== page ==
Ben-Gurion University of the Negev (BGU) researchers have found that babies born from mothers who underwent fertility treatments are at increased risk of developing many types of pediatric cancers and tumors (neoplasms).
According to the American Cancer Society, the most common pediatric neoplasms are leukemia, brain and spinal cord tumors, neuroblastomas, Wilms tumors, and lymphoma, including both Hodgkin and non-Hodgkin.
The study, published in the March issue of the American Journal of Obstetrics & Gynecology, was a population-based cohort analysis of babies born between 1991 and 2013 at Soroka University Medical Center in Beer-Sheva, Israel, with follow-up to age 18.
“In Israel, all fertility interventions, which include in vitro fertilization (IVF) and ovulation induction (OI), are fully covered by insurance, enabling citizens of all backgrounds access to these treatments,” says Prof. Eyal Sheiner, M.D., Ph.D., vice dean of the BGU Faculty of Health Sciences (FOHS), member of its Department of Obstetrics and Gynecology, and a physician at Soroka.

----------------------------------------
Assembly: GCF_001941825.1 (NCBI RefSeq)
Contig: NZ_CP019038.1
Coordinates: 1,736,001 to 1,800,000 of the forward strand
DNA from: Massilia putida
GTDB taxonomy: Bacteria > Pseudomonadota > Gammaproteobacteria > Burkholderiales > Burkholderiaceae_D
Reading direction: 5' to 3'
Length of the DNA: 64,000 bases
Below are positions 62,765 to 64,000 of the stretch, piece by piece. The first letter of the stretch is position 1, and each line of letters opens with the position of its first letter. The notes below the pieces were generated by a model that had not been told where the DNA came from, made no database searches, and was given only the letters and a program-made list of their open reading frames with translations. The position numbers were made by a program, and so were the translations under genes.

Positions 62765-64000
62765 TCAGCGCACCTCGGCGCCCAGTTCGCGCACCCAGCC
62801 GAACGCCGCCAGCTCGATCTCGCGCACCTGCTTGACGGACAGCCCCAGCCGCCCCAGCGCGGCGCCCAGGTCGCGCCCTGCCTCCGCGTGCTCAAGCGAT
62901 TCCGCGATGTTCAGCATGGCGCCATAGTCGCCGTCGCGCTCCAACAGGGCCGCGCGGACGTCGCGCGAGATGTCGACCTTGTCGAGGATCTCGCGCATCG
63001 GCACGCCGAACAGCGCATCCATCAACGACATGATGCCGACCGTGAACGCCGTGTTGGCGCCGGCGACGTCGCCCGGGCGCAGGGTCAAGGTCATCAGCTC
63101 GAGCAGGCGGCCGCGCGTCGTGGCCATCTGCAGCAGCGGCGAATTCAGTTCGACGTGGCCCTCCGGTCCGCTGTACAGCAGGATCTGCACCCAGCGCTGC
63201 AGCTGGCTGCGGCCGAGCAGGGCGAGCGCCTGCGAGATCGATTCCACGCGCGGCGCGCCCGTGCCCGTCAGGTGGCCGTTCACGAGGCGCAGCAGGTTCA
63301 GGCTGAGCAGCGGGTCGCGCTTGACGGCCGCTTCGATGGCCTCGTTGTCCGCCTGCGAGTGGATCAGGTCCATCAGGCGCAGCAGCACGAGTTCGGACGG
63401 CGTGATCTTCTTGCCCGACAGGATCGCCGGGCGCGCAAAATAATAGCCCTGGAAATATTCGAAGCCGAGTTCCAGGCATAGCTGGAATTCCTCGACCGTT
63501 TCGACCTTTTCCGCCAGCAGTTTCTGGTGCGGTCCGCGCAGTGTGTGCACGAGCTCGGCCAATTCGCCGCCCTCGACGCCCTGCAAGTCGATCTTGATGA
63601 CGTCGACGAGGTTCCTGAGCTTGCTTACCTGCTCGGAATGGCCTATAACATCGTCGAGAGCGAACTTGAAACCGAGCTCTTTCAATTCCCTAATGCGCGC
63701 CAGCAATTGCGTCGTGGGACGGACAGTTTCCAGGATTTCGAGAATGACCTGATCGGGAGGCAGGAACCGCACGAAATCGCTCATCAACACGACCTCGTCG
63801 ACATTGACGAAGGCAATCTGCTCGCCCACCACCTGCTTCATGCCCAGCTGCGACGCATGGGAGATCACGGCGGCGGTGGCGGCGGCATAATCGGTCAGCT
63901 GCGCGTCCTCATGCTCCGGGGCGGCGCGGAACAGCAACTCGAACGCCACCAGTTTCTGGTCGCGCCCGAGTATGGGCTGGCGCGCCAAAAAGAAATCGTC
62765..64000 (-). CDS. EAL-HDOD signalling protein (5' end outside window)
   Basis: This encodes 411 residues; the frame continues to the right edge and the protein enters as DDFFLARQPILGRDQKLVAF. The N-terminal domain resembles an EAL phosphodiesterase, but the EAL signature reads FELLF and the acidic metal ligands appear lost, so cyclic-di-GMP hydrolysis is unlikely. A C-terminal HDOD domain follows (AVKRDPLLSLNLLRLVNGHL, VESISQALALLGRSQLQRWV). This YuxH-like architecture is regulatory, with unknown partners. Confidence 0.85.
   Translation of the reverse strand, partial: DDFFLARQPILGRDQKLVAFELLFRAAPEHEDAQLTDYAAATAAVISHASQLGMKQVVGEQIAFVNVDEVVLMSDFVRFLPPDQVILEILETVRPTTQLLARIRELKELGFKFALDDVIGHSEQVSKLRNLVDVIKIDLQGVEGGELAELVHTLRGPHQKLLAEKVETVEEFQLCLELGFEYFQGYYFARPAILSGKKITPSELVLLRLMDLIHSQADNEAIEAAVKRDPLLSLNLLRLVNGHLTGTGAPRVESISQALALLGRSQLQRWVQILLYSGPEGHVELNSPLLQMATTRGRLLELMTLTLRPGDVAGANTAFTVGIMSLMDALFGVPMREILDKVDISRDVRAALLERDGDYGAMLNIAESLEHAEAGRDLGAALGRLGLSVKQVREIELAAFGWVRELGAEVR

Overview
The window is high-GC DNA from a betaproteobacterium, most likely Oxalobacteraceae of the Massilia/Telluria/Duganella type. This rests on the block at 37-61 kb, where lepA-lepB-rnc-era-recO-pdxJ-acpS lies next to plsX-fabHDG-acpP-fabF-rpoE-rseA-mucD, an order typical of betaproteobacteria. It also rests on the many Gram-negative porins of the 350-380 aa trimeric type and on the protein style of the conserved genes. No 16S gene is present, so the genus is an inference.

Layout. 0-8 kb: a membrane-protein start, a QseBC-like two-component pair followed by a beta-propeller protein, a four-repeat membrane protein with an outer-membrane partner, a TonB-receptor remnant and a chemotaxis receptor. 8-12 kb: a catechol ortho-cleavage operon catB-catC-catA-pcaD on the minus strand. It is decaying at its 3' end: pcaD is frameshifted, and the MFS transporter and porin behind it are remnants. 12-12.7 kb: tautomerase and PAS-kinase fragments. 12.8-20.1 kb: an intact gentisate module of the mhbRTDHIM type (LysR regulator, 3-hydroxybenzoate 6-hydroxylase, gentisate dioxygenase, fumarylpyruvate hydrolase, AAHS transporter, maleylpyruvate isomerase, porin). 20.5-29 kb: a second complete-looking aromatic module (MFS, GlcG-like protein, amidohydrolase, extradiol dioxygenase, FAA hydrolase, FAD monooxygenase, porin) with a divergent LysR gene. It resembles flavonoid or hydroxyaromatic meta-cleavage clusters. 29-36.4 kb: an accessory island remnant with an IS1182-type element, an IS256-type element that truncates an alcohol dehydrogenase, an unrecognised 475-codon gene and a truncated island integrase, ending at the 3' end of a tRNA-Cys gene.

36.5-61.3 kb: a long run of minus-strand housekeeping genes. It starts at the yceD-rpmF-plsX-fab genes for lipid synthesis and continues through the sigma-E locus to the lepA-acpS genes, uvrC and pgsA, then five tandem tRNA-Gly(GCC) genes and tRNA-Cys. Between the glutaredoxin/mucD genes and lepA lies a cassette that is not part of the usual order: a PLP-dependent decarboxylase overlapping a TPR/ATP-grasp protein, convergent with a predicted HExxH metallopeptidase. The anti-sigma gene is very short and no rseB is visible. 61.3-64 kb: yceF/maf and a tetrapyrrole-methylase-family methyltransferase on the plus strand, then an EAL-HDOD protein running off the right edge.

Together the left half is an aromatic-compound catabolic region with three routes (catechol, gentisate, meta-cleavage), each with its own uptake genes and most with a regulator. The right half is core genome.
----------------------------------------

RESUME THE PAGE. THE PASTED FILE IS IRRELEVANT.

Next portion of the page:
Of the 242,187 newborn infants in the study, 237,863 (98.3 percent) were conceived spontaneously; 2,603 (1.1 percent) were conceived after in vitro fertilization, and 1,721 (0.7 percent) were conceived after ovulation induction treatments.
During the follow-up period of approximately 10.6 years, 1,498 neoplasms (0.6 percent) were diagnosed. The incidence rate for neoplasms was highest among children either after IVF (1.5/1000) and somewhat lower for OI births (1.0/1000) as compared to that of naturally conceived children (.59/1000).
“The research concludes that the association between IVF and total pediatric neoplasms and malignancies is significant,” Prof. Sheiner says. “With increasing numbers of offspring conceived after fertility treatments, it is important to follow up on their health.”